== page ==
I am working on obtaining the vortex shedding frequencies behind a 2D square using CFD. Time-varying data is being extracted from a specific cell behind the square. I've written a little python script which performs FFT analysis on the signal and spits out the dominant peak frequency.

Because the shedding frequencies are so low (0.1 - 0.2 Hz) I added a zero-padding routine as well as a quadratic interpolator in order to have accuracy to several digits. My background is in fluid mechanics, not signal analysis. So my question is the following:

Would it be more beneficial to simply take my input signal (of say, 200 seconds of data) and repeat it several times (therefore increasing the length of time and subsequently the frequency resolution) or to keep the zero-padding technique?

Would the former method be much more computationally intensive? FYI, the signal is nearly sinusoidal.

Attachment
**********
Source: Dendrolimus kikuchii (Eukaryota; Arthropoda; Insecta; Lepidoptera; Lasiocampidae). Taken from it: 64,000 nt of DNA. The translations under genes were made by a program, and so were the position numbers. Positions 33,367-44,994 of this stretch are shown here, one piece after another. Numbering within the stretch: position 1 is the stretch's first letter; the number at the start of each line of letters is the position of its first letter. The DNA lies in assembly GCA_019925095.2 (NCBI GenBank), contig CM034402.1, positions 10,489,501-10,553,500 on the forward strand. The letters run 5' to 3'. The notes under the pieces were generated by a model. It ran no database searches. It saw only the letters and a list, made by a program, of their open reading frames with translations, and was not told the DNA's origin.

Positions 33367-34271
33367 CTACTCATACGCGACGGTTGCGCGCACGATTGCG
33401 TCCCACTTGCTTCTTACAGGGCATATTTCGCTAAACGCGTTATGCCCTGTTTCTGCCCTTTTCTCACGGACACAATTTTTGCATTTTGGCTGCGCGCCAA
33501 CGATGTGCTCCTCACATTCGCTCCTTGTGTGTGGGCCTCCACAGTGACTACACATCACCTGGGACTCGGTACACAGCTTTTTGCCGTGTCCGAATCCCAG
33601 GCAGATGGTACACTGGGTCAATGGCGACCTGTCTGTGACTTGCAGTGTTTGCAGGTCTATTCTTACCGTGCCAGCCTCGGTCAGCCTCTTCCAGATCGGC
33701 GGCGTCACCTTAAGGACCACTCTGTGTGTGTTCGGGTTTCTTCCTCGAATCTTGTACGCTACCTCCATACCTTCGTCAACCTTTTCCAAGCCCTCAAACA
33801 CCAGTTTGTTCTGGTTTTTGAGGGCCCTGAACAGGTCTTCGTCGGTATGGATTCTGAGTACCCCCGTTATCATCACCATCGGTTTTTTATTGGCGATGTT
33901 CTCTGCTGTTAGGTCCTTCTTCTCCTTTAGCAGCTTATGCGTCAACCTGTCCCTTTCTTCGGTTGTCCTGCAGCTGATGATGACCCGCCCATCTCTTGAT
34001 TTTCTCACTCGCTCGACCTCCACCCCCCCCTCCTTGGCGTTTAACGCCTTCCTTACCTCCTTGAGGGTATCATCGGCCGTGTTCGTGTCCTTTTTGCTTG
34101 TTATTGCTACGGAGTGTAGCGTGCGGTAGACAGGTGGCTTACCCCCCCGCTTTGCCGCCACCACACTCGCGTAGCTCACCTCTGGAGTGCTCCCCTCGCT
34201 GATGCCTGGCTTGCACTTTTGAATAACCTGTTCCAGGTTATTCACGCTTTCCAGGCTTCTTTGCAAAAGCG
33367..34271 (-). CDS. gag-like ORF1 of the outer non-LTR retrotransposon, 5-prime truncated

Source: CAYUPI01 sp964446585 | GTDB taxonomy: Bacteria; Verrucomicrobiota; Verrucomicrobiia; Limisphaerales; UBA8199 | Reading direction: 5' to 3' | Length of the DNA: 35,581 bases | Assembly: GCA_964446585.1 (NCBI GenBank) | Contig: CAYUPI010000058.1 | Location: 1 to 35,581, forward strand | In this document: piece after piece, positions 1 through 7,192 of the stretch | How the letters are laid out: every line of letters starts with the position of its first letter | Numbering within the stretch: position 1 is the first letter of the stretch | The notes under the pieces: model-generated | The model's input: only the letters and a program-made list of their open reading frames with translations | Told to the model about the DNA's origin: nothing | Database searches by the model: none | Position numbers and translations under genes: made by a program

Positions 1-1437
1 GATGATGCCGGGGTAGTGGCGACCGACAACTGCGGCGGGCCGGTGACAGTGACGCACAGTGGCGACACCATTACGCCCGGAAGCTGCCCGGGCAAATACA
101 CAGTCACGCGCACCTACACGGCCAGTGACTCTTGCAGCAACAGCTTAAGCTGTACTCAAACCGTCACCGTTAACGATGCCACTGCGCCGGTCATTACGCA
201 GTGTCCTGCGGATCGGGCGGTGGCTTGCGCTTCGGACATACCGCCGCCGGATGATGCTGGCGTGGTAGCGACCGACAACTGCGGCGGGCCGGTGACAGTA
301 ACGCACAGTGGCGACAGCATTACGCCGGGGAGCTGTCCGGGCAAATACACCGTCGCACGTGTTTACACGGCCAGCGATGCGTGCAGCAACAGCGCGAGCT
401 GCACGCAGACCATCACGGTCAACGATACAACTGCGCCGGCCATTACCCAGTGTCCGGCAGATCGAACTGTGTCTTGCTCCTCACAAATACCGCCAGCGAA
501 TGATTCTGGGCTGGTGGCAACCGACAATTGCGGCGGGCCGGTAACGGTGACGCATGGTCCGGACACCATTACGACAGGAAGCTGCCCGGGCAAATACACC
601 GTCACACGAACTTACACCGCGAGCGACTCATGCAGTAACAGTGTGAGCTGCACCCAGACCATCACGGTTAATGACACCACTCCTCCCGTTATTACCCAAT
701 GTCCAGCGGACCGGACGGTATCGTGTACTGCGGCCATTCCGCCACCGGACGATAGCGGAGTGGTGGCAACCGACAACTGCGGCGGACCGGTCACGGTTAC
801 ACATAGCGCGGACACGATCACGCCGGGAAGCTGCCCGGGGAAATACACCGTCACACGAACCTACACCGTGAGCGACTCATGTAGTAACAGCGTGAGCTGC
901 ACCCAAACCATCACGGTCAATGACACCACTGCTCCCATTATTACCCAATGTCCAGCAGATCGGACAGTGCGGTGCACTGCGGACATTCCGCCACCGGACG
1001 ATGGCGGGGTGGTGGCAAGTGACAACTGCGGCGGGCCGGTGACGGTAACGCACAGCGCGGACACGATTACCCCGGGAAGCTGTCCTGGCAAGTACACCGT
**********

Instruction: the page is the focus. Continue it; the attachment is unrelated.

1 Answer 1


If you repeat your data, you will have discontinuities where the sequence ends meet. These will cause spurious peaks in your spectrum. You could apply a window to the data to taper it at the edges, but that would be a fair amount of work, and you'd need to work out a window that doesn't color your spectrum.

I would just go with zero padding. It will mess with the amplitude, but that should be fairly easy to deal with (scale by constant factor after FFT.)

  • $\begingroup$ Alright, thanks. I'll stick with the zero-padding. We're only concerned with the frequency not the amplitude so that's not really an issue. $\endgroup$ May 20, 2015 at 23:32
  • $\begingroup$ How come zero-padding is messing with the amplitude? What constant factor do you mean? $\endgroup$
    – jojeck
    Oct 5, 2016 at 10:34

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